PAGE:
A native of Washington, D.C. and Silver Spring, MD, David Meyer has been a reporter for Streetsblog NYC since Fall 2015. A 2013 graduate of the University of Maryland, he now lives in Brooklyn.
De Blasio dismisses the importance of getting out of his SUV. But if he's getting chauffeured everywhere he goes, there's no way the mayor can viscerally understand what the three-quarters of New Yorkers who don't commute by car experience on a daily basis. If he doesn't regularly experience what it's like to get around without driving, he won't feel on a gut level why improving transit, biking, and walking is so important.
Staten Island's express buses are getting a complete overhaul, MTA officials and Borough President James Oddo announced yesterday. These changes will save people time by better aligning bus service with travel patterns -- and they could be a template for bus network improvements citywide.
NYPD has increased tickets for speeding and texting while driving 50 percent so far in 2017 compared to the same period last year, Commissioner James O’Neill testified at a City Council budget hearing last week. Speeding and distracted driving are two of the most common factors in fatal and injurious crashes in NYC, so it stands to reason that this shift in enforcement is reducing the incidence of dangerous driving. But there's no way to actually tell if those summonses are changing driver behavior.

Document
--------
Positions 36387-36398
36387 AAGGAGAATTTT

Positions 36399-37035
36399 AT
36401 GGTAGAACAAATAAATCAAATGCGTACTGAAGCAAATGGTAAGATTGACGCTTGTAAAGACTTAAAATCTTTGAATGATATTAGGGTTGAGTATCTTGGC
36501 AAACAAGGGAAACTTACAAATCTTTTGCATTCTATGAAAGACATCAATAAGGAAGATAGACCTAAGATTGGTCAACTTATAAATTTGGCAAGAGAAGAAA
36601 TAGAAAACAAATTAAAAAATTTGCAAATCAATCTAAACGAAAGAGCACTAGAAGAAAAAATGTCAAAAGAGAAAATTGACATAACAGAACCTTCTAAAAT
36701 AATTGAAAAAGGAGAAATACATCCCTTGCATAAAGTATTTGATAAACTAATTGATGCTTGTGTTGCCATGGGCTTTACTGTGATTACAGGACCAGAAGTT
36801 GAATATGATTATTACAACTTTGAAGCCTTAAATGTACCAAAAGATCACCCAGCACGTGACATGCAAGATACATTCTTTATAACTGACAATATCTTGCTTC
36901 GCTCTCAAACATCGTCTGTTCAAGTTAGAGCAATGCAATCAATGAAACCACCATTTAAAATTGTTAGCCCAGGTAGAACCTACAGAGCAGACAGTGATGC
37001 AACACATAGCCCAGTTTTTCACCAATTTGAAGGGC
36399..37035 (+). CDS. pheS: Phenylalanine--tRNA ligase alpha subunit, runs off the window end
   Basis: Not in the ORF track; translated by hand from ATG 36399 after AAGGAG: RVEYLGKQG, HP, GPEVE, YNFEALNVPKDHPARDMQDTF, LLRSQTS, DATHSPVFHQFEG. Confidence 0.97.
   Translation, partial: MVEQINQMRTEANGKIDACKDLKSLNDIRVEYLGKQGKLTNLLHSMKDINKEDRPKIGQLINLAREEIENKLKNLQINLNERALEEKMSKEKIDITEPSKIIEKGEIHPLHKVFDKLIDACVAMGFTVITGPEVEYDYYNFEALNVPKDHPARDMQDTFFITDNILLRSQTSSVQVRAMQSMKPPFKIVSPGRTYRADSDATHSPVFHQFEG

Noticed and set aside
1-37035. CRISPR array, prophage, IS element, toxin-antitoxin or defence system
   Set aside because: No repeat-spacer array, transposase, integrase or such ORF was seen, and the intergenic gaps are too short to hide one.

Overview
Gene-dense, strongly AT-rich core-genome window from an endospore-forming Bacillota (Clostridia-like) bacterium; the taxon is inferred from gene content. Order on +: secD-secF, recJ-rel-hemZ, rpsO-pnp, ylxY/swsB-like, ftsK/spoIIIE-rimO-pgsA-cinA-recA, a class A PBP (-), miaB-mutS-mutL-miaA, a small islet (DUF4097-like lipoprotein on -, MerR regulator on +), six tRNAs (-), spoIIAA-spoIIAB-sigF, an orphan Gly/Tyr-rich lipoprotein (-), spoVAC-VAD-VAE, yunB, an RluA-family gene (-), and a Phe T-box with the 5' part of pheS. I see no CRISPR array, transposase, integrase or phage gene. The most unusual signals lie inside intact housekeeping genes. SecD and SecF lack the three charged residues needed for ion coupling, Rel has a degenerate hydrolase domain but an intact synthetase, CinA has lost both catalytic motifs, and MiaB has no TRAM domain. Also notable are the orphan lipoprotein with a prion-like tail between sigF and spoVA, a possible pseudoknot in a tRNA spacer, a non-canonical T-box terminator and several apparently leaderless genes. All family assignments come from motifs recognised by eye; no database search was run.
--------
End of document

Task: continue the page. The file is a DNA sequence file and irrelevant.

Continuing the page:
Will DOT make Broadway a safe street for people walking to Van Cortlandt Park and a viable bike route for the northwest Bronx? The agency's plan for this Riverdale speedway got a rough reception at Bronx Community Board 8 last night, but Council Member Andy Cohen, who helped initiate the process to fix Broadway, said he still supports the plan.
Transportation Commissioner Polly Trottenberg was in the Bronx yesterday to tout safety improvements on the Grand Concourse, historically one of the borough's most dangerous streets for walking and biking. But a lot more needs to change on the Grand Concourse, which still lacks safe, continuous bikeways and treatments to speed up trips for bus riders.
At a DOT forum to plan for better bicycling conditions in downtown Flushing, Council Member Peter Koo told the packed room he doesn't believe bike lanes belong in the area. Koo did not stick around for the rest of the meeting, but if he had, he would have heard a different story from his constituents, many of whom see biking as the only viable way to get to Flushing's dense downtown core.
Starting in January 2019, service on the L train west of Bedford Avenue will be suspended for 15 months to allow for Sandy-related repairs. The only way to keep hundreds of thousands of people moving is to dedicate significant street space to buses on both sides of the East River. But at a presentation to elected officials on Friday, the MTA and DOT did not indicate that bus lanes are part of their plan, except on the Williamsburg Bridge itself.
Midtown sidewalks are notoriously too skinny to handle the huge numbers of people on foot near Penn Station. The pedestrian crush around the nation's busiest transit hub routinely flows beyond the boundaries of the curb, and people are forced to walk in car lanes. It's uncomfortable, stressful, and dangerous. But people on foot will soon have some breathing room.